He has composed a romantic melodrama...but by plunging himself into utter conventionality...he has been unable to achieve anything that would even polish or illuminate the stale and the conventional.[4]

After the second performance, Sonzogno withdrew the opera and cancelled the stipend he had been paying to Giordano for future work.[2][5][6]

With the loss of Sonzogno's support, Giordano seriously considered giving up on a career as an opera composer and was supporting himself by working as a bandmaster and fencing instructor. However, Mascagni and Alberto Franchetti persuaded Sonzogno to give Giordano a final chance. Franchetti offered Giordano Illica's libretto for Andrea Chénier, which Franchetti had originally commissioned. Giordano incorporated some of the best parts of the score for Regina Diaz into Andrea Chénier which had a triumphant premiere at La Scala in 1896. It proved to be Giordano's most enduring success and secured his future as an opera composer.[6][7]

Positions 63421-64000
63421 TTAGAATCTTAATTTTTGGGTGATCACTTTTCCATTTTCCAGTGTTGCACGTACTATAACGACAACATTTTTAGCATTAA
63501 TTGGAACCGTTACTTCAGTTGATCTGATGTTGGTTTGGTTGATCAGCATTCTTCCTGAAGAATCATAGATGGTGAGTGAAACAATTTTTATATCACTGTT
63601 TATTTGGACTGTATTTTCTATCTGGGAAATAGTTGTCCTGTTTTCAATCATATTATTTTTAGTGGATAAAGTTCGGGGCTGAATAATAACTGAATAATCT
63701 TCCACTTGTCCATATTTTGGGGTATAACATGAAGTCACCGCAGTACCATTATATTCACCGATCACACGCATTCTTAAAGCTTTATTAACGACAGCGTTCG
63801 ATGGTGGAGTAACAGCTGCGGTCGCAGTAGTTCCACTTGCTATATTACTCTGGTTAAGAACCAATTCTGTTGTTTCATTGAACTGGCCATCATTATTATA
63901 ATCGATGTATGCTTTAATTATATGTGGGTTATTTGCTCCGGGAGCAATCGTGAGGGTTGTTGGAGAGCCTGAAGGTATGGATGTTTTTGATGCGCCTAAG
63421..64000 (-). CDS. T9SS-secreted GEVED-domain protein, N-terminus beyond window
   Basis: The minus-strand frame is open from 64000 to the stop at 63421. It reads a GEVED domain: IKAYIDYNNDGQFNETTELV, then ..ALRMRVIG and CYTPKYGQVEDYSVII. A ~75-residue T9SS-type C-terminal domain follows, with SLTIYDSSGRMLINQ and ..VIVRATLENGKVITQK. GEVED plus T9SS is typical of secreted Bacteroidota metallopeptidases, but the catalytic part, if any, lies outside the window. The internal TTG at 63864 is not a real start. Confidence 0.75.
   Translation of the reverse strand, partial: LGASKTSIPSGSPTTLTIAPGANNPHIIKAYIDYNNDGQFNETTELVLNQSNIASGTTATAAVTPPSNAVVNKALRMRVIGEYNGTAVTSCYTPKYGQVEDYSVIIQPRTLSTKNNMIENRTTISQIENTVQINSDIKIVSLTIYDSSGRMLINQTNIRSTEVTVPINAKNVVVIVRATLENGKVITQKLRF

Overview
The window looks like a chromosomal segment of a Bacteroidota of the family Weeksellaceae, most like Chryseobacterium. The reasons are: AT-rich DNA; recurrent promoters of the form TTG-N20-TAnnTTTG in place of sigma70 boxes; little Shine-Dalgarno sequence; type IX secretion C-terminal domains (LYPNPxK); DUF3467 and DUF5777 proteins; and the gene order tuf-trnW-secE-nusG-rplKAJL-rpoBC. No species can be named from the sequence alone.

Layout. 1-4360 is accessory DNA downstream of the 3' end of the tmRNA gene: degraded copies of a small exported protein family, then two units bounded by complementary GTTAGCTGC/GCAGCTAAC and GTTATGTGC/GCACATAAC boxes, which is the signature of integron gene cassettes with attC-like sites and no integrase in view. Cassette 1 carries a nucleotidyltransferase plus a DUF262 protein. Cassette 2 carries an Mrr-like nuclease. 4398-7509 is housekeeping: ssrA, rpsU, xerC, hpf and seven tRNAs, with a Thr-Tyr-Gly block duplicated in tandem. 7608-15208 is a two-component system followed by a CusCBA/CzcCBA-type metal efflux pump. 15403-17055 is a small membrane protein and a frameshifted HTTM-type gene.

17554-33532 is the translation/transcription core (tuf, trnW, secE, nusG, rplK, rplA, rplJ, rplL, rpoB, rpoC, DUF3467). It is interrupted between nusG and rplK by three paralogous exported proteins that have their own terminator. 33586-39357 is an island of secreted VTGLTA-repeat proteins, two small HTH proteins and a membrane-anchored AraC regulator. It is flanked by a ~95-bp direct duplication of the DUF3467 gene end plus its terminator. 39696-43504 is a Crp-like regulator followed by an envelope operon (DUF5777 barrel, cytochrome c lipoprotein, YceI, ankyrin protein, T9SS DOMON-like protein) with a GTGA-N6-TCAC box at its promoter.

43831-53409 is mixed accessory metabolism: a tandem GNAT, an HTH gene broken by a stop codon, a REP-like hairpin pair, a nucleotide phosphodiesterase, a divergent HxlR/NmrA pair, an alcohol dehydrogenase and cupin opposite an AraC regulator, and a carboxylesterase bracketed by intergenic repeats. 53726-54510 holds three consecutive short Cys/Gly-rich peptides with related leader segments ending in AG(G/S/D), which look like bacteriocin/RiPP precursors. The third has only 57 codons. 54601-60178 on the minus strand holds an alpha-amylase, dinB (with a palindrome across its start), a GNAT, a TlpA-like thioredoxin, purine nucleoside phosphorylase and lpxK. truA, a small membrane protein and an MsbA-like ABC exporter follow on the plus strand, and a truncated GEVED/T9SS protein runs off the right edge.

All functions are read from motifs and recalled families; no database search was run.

Roles, voice types, premiere cast
Role Voice type Premiere cast, 5 March 1894[5]
Conductor: Rodolfo Ferrari
Ferrante Diaz, the Spanish governor of Naples baritone Carlo Buti
Regina Diaz, Ferrante's wife soprano Concetta Bordalba
Mario Sanseverino, a Neapolitan nobleman and Regina's lover tenor Giovanni Apostolu
Fra Benedetto, a friar bass Lodovico Contini
Gonzalo, a soldier in the service of Ferrante Diaz tenor ?
Men and women of Naples, noblemen, friars, soldiers


Setting: Naples c. 1700[8]

Naples c. 1700 by Caspar van Wittel
Naples c. 1700 by Caspar van Wittel

Act 1

Mario Sanseverino, a Neapolitan nobleman and leader of a rebellion against Spanish rule, approaches the friar Benedetto in the courtyard of a monastery. He tells Benedetto of the impending rebellion and hands him a sheaf of papers for safekeeping, asking him to destroy them if he is killed. The papers are letters from Sanseverino's lover, Regina, the wife of the Spanish governor Ferrante Diaz. Sanseverino and Regina meet in a church where she has gone to pray. They once again declare their love for each other. Later, the plot is discovered and its leaders, including Sanseverino, are brought to the governor's palace. Ferrante recognizes Sanseverino as the son of an old friend. He tells Sanseverino that he remembers him as a boy and will arrange for him to escape into exile instead of being executed. Regina is distraught at the idea that she will never see her lover again.